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Top & bottom left: Admirals House; Bottom right: A castle-style house on Belsize Lane


Although not a modernist building, but there is one house that is worth check out while you are in the area and it is the Admiral’s House on Admiral’s Walk. The house was built around 1700 and was bought by a naval officer, Fountain North in 1791 who reconstructed its roof to resemble a ship’s quarterdeck. The house was often painted by John Constable who used to live nearby. The house’s famous former tenants include architect Sir George Gilbert Scott (who designed St Pancras Station and Albert Memorial) and writer PL Travers, whose famous novel “Mary Poppins” was said to be partly inspired by the house.


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Top row: Exterior of Hampstead theatre; 2nd row left & bottom right: Swiss Cottage library; 2nd row middle & right: Central School of Speech and drama; Bottom left: Interior of Hampstead theatre


Finally, moving away from Hampstead and towards Swiss Cottage, there are a few notable buildings worth checking out. One of them is the Grade II listed modernist/ brutalist style Swiss Cottage Library designed by Sir Basil Spence in 1962-64. The library was remodelled by John McAslan + Partners in 2003 as part of the redevelopment project in the area. The interior of the library is spacious and bright, in my opinion, it is one of the finest public libraries in London.

Close to the library is the recently-revamped Hampstead Theatre, the first freestanding theatre to be built in London since the National Theatre in 1975. Designed by Bennetts Associates Architects from 1994-2003, the theatre won the RIBA Award in 2003. The theatre has a 325-seat split-level auditorium and a bar/cafe on its ground floor, and a smaller and cosy free-seating theatre in the basement. I have enjoyed various performances here (both upstairs and downstairs), and I think the close distance between the stage and the movable seating helps to create a more intimate environment for the actors and the audience which is rare to find in the West End theatres.

Right opposite the theatre is another interesting contemporary building which is part of the Central School of Speech and drama designed by Jestico and Whiles in 2005. The bold and slightly imposing structure was shortlisted for the RIBA regional award in 2006; and thanks to the theatre opposite, this building doesn’t look as out of place amongst the post-war buildings and Victorian houses nearby.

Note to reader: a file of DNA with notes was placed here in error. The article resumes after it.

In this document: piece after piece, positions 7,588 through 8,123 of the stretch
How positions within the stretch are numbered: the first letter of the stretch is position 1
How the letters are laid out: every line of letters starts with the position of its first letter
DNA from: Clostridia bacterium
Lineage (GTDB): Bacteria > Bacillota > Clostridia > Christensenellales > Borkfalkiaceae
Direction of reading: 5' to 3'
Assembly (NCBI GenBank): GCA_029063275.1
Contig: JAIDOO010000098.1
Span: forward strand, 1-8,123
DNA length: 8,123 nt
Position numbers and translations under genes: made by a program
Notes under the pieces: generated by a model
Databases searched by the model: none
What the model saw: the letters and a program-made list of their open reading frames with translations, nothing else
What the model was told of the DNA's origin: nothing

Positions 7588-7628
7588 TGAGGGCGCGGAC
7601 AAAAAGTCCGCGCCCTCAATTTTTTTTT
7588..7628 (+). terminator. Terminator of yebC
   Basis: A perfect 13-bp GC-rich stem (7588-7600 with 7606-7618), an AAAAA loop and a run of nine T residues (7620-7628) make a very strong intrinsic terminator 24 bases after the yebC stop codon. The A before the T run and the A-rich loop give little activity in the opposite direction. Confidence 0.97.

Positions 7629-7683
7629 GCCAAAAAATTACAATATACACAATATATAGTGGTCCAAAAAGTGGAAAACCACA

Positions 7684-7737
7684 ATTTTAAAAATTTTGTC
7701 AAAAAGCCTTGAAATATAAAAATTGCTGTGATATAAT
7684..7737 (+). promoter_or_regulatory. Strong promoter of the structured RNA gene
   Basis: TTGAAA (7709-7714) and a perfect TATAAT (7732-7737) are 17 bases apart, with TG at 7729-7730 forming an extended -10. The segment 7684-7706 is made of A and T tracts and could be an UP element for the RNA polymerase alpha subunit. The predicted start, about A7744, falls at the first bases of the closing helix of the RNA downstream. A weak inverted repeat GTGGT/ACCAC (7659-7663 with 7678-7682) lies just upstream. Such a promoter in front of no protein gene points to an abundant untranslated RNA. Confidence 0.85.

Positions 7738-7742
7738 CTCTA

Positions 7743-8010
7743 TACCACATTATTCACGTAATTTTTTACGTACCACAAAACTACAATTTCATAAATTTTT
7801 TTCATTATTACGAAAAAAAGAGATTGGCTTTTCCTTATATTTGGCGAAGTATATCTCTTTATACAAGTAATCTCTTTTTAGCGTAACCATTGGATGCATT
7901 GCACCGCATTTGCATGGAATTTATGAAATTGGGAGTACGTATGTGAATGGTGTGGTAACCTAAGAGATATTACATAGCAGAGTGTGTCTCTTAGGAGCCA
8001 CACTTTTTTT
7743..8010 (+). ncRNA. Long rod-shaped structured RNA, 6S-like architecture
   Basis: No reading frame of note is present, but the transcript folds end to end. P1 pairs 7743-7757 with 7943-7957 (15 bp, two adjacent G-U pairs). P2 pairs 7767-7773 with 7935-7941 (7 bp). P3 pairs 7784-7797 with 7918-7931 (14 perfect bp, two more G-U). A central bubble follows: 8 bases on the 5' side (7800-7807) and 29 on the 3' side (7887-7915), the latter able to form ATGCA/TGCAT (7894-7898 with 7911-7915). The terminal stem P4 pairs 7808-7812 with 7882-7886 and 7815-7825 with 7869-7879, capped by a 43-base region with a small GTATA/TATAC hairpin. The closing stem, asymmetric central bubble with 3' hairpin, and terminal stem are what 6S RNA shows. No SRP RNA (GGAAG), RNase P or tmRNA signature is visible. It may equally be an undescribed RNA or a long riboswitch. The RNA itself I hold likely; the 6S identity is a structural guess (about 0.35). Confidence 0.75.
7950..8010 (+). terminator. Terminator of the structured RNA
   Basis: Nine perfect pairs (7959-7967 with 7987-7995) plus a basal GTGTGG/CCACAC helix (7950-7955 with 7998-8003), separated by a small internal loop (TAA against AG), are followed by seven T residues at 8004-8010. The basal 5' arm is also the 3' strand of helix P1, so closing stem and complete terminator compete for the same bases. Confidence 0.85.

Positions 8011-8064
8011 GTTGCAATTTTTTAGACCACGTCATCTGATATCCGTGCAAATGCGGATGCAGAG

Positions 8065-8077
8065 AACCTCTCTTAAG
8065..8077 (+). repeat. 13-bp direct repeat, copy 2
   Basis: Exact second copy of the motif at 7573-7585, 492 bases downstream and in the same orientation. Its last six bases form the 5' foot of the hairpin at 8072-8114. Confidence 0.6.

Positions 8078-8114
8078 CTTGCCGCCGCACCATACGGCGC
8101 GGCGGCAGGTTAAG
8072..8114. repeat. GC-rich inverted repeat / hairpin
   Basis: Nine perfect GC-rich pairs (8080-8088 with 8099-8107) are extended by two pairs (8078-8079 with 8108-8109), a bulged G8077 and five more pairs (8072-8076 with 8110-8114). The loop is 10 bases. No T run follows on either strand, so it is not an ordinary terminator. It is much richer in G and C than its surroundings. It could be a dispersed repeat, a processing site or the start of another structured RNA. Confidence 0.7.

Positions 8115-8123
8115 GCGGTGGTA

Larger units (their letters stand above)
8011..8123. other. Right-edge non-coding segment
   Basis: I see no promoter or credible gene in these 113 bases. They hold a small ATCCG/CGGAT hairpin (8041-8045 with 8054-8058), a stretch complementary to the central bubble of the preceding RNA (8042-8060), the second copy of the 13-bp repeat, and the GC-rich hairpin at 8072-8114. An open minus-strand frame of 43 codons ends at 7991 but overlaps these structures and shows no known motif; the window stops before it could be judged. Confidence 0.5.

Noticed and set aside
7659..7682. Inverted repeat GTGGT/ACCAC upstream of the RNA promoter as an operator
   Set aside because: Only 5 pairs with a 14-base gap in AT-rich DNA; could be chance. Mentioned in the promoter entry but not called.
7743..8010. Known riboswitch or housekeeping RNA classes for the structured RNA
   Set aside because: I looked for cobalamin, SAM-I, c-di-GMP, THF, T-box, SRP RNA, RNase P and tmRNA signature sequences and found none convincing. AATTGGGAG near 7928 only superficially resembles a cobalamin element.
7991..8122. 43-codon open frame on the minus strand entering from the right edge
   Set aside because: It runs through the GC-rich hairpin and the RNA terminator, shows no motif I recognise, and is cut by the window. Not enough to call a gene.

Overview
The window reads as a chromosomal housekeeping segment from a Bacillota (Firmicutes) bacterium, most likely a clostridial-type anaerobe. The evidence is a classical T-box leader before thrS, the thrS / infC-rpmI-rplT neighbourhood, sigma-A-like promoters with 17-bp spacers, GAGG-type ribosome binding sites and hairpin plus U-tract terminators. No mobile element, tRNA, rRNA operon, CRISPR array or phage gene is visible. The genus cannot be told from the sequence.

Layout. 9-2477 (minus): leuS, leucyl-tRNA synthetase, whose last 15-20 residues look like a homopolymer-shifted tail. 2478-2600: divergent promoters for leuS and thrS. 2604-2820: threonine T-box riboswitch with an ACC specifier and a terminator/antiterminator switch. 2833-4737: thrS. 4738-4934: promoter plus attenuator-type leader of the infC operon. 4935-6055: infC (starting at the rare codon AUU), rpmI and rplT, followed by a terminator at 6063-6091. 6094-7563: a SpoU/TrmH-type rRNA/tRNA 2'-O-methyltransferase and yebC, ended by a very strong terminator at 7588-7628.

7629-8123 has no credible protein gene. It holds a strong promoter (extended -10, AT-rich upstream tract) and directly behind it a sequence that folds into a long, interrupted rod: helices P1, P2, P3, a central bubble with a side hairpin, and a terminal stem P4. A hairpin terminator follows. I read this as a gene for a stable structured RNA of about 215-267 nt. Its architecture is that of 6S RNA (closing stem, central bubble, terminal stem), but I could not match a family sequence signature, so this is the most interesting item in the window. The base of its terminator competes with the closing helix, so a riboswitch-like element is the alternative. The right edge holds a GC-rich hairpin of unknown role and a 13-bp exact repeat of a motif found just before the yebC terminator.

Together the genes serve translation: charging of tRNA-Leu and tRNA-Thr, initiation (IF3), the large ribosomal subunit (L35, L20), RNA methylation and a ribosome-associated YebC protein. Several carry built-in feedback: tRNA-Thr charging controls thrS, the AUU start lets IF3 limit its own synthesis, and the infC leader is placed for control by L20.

Originally, I wanted to create a route/ locate all the buildings for this entry, but I think it is more fun to spend some time exploring the area on foot by yourself. I am sure there are many more hidden gems in the area that I have missed, and for a more comprehensive guide, you can check out the Hampstead section of Modern London houses website compiled by David Anderson, which also includes a map of most modernist houses in the area.



A wet & misty New Year’s hike

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Tillingbourne Valley in Surrey


During this time of the year, guided day hikes out of London are few and far between, so when one came up a few days after the New Year, I was eager to participate. And to my surprise, many other Londoners had the same idea, hence the group was much larger than I had expected. A New Year’s hike is always a good and healthy way to start the year, especially after the excessive indulgence during the festive period.

We have had cold but sunny weather recently, yet on the morning of the hike, it was pouring down and the weather forecast for rest of the day looked fairly grim too. However, having experienced a few torrential downpour on some hikes previously, I was all geared up for the rain this time. And I was glad I did.


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The pretty village Shere is often used as a location for films. The 12th century St James’ church was featured in the Bridget Jones: The Edge of Reason.


Our 9-mile hike started at Gomshall in Surrey, we then walked through the historical and picturesque village Shere and along the chalk ridge of the Tillingbourne Valley. On a clear and sunny, the view from the top of the Surrey Hills would have been quite spectacular; yet on a wet and misty day, it was atmospheric and perfect as the setting of a haunted film.




Since trails was very muddy and slippery, we spent most of hike trudging through mud and trying not to slip or fall! This was probably one of the reason why we all felt exhausted after the hike.

Despite the rain, mud and mist, the hike turned out to be fairly enjoyable as all of us were prepared for the worst beforehand. This is the joy of hiking. It is an adventure because you’d never know what lies ahead. Aside from an open mind, be sure that you have the right gear for all seasons, then you are all set to go!